DOMS Prevention & Treatment

In this article, I’m going to cover a few simple things you can do to help prevent the dreaded Delayed Onset Muscle Soreness (DOMS) as much as possible. If it can’t be avoided completely, I’m also going to offer you a few tools to alleviate it.


What Causes DOMS?

As usual, I’ll keep it pretty damn basic. The eccentric (or negative) portion of the movement (i.e. lowering the barbell to your chest on the bench press or dropping into the ‘hole’ on a squat) lengthens the muscle and causes damage, which can result in acute soreness and/or delayed soreness. Acute soreness happens during or right after training. DOMS can occur hours or days after training, but it’s usually worst in the 24 – 72 hour range. It usually won’t last longer than a week, even if you don’t really do anything to actively combat it.

This is not bad, because you need to inflict microtrauma on muscle tissue to force the muscle into repairing itself . The question is simply how much damage do you need to cause in one training session to force your body to adapt and grow more muscle without creating so much soreness that you can barely move a day or two after lifting.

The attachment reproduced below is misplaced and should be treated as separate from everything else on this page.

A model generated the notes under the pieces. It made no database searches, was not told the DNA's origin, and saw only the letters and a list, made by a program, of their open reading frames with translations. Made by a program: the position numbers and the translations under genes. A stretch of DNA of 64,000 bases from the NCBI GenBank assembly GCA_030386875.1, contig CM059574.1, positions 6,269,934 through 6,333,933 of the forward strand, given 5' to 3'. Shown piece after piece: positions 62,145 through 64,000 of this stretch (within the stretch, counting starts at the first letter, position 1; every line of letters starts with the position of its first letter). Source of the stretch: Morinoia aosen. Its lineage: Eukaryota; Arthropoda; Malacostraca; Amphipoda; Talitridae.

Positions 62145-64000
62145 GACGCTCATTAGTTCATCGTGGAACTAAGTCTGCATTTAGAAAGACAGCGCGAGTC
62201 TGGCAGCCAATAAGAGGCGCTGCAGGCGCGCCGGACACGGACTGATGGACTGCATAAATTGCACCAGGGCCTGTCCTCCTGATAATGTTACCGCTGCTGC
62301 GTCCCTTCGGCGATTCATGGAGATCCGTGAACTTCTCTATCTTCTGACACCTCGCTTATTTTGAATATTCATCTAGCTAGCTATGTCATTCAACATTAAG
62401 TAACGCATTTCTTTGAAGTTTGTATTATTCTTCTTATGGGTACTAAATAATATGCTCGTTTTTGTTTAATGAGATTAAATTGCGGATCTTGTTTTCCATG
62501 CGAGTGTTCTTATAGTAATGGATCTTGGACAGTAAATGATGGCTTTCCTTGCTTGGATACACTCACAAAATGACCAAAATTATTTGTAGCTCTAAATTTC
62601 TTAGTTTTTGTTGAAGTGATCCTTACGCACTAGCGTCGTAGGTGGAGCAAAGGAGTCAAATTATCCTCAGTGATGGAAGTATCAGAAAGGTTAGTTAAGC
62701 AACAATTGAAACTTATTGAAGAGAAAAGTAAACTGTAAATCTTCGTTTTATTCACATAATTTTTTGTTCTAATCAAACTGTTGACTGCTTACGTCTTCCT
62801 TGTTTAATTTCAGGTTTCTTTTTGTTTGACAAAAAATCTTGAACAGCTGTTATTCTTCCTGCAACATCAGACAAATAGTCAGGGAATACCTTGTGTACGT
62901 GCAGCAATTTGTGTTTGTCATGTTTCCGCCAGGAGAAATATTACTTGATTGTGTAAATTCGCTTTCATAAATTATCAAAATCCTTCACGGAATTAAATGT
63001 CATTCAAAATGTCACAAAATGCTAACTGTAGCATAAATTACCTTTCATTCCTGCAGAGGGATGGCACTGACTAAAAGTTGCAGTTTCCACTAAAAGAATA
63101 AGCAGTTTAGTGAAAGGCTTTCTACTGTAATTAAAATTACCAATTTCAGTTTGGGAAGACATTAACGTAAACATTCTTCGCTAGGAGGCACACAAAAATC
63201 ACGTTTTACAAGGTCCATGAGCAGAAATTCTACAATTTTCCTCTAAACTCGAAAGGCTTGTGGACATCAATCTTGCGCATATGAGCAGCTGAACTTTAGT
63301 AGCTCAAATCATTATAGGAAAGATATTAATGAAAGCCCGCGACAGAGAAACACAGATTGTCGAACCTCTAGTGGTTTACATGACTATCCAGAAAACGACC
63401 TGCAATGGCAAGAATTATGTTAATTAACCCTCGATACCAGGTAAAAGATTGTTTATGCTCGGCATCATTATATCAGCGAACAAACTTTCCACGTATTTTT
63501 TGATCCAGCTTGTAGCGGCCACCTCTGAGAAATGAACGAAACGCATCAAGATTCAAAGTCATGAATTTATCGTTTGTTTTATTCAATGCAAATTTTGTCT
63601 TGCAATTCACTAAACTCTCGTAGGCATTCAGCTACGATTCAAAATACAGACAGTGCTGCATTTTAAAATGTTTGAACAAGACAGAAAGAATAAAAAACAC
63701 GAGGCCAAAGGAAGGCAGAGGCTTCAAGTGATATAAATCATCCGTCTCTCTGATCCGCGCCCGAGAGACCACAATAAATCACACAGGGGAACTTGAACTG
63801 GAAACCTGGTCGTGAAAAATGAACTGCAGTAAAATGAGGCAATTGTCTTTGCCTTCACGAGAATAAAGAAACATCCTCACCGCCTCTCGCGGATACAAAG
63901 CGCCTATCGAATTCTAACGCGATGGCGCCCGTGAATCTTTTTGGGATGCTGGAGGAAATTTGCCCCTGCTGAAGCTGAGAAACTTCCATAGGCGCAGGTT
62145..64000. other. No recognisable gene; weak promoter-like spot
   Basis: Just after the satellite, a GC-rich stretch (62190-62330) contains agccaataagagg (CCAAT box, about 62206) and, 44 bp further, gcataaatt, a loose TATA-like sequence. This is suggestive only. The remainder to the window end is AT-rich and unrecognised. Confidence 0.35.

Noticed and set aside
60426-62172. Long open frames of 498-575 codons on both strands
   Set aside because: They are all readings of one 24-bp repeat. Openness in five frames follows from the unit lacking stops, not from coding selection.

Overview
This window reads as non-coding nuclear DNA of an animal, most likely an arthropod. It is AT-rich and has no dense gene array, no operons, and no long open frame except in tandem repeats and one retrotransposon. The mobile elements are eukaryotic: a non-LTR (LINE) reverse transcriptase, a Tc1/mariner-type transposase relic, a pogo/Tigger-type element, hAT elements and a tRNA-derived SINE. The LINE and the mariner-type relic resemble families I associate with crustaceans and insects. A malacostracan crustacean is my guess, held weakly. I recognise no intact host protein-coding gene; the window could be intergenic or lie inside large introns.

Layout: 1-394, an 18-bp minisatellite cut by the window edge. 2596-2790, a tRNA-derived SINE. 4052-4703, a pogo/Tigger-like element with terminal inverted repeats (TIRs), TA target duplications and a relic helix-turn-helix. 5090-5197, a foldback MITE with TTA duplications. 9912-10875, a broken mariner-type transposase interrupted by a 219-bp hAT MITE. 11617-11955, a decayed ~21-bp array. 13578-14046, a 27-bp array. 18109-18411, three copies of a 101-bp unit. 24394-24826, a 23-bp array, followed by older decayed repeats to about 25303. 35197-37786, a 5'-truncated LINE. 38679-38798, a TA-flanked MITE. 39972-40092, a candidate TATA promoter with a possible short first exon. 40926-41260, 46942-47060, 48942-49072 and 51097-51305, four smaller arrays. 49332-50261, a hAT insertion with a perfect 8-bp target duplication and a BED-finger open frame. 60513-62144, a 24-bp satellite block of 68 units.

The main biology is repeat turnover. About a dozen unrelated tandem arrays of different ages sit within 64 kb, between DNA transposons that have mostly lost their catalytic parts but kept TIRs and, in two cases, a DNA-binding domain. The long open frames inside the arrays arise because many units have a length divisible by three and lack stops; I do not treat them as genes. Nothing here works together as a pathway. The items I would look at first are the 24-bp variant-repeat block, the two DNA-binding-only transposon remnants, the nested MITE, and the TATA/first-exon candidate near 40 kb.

How Much Volume is Needed?

This will vary so much that a blanket statement is impossible. The only people you can really make somewhat of a blanket statement for are beginners to resistance training. Generally, programs like Starting Strength will benefit beginners because the most important barbell lifts are used, frequency is high, intensity (% of one repetition maximum) is high and volume is fairly low. Why does low volume make sense for a beginner? Because they’re adapted to no volume, so even a low amount of training volume will signal to the body, “Hey, grow some muscle! You’re going to need it.” Frequency will be a much more important factor.